In my closet I have two 1/2 zip 100% wool sweaters. They are nice, probably were gifts when I was in high school or college and would look appropriate for a dinner party. I would not, however, wear them into the woods on a backpacking trip (or day hike for that matter). Styles change, advances in technical gear continue to be made and slowly the woolen wonders have been replaced with brightly colored fleeces and down sweaters.
During the adolescent years of what would be considered modern day alpinism and even at the turn of the 20th century when exploration of the west was in full swing thick, heavy all wool sweaters were the last line of defense in the battle against the elements. You don't see many black & white photographs with grizzled men sporting The North Face puffies or First Ascent fleece pullovers. Names like L.L. Bean and Eddie Bauer were probably more common but lets be honest many of these guys weren't all that concerned about what brand was on their layers, but rather if these items would keep them from freezing to death in subzero wind chills. These were the same explorers who considered protection to be a hemp rope tied around their waste and a pebble stuffed in a crack with a leather strap as a sling. These were the same explorers who trekked through the wilderness without the support of GPS or even a map, in a lot of cases, because it was up to them to draw that map.
I don't want to bash on technical gear. I own my fair share of down apparel and wear it quite frequently when out in the elements. However, there is something to be said about going back to the way it was and designing garments with the same style and durability as they were made almost a century ago. I don't know if that was Ibex's goal when making the Nomad 1/2 Snap, but I imagine myself in post WWII America when I put this piece on. Its build and look give it a unique sense of place and style not often seen in the woods or the mountains anymore.
So lets dive into a couple features of the Nomad 1/2 Snap that make it a uniquely great piece.
1) Snaps: One of the first features you notice when pulling this pullover out of the package is the distinctive six button design that gives it the half snap name. Just about every pullover I own... correction... every pullover I own besides this one has a zip design. Zippers replaced buttons helping to eliminate drafts and to keep garments sealed. The upside is snaps don't get jammed or break as easily. Even the left breast pocket is secured by a snap. This is just a cool feature that immediately catch people's attention and if layered properly the draft issue becomes a non-issue. I wore a Woolies 220 under my Nomad on a recent trip and was quite warm despite day-time highs only in the mid 40's and gusty winds coming off the Atlantic Ocean... and those two layers were all I had on.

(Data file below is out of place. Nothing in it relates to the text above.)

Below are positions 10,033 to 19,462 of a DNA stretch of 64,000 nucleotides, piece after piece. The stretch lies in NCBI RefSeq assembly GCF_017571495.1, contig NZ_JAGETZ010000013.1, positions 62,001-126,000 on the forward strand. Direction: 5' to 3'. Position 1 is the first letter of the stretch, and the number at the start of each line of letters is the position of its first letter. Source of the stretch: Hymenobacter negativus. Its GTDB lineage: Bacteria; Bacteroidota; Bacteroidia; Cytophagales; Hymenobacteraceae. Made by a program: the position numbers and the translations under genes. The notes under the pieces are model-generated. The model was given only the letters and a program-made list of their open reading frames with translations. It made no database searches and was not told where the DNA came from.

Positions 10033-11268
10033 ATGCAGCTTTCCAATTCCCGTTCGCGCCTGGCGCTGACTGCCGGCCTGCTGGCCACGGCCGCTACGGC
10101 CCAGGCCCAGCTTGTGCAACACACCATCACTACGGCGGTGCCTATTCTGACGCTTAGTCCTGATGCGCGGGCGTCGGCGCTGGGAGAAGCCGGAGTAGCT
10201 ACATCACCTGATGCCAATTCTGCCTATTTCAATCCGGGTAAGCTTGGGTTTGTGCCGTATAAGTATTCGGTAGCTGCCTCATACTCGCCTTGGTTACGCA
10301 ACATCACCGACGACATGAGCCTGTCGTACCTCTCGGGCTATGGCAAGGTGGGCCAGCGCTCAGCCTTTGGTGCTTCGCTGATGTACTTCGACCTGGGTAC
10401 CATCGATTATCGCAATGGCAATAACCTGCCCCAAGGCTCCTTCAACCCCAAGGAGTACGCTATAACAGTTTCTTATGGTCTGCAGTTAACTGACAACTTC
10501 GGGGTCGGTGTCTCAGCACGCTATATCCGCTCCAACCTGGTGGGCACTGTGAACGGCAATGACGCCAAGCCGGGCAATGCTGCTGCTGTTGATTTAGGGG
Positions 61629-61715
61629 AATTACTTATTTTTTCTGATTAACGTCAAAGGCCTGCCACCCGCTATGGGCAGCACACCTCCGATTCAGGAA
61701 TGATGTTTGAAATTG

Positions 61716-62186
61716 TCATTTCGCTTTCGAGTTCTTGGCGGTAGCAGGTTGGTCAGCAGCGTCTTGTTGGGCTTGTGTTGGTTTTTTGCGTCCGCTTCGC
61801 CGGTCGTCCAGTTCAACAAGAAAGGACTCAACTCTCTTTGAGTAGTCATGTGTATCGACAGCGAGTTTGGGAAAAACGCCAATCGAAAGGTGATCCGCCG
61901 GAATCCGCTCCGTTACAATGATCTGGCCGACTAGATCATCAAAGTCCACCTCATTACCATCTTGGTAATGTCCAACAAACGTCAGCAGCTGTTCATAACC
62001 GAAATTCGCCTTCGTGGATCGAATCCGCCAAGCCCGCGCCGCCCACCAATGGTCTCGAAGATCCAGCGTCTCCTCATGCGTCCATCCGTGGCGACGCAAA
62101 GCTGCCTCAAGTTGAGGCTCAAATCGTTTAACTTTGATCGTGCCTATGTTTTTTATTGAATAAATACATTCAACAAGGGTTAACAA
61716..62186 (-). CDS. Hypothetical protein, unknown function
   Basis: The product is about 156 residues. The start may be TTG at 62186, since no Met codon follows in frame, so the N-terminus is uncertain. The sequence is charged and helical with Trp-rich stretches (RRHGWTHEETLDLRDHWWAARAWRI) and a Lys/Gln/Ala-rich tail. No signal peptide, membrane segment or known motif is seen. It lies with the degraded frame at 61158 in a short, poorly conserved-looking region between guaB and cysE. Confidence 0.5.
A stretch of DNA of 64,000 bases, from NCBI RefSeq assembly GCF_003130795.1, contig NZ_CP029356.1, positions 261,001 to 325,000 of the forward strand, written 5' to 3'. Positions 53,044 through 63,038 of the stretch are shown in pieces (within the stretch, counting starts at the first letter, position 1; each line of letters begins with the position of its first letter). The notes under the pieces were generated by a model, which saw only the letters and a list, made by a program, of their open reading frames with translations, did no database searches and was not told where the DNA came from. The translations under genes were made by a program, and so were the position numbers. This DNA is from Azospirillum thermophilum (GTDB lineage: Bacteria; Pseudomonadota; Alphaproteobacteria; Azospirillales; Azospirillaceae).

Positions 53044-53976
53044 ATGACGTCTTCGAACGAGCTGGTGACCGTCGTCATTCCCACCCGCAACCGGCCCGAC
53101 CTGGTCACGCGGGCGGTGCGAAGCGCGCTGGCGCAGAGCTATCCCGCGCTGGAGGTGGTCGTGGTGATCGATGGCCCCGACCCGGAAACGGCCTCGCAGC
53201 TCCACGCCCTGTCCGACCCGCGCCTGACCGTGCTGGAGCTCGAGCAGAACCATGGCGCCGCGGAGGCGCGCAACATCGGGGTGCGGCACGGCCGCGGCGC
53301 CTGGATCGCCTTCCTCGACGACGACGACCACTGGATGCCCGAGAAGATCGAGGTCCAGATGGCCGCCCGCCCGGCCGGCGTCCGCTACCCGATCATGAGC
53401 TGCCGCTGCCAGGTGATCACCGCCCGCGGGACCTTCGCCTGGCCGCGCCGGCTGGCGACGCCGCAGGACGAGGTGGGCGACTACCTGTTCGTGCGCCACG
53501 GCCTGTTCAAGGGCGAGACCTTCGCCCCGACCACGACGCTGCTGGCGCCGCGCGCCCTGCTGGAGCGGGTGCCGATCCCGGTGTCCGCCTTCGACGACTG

2) Brushed wool lining: We all love fleece because they're ridiculously soft... right? That's one challenge wool has always had; how do you take a material that's naturally coarse and make it soft? That's where Ibex's Nomad fabric becomes the star. The brushed inside of this garment gives is a very soft, fleece feel while the outside still maintains a very durable, water absorbing, wool finish. This feels like a 100% polyester fleece when you put it on but it has none of the qualities of polyester.
3) Beefy, tough design: Going back to the ruggedness of early sweaters; the Nomad 1/2 Snap could hold its own. It's a thick garment. While I wouldn't classify it as ultra-light gear it's still light compared to other Ibex garments. The Nomad weighs in at 14.08 ounces compared to the Shak line of garments which weigh between 15-19 ounces, depending on which piece you're checking out. Really though, that's splitting hairs as they're all relatively light compared to expedition weight sweaters. Another nice build element are the extremely robust seams. Great craftsmanship that's not going to come unraveled easily.
Overall, this is a fantastic garment and it's going to translate well no matter what endeavor you're pursuing. I wear this fleece out around town probably more than I do in the woods. At a price point of $160 it's an investment but honestly if you're in the market for a high quality fleece you're going to pay upwards of $100 elsewhere and you're probably looking at a polyester blend instead of 100% merino wool. I encourage you to shop around, but at the end of the day there are only a handful of textile companies that are putting high quality garments out there where it's all about the design, durability and longevity.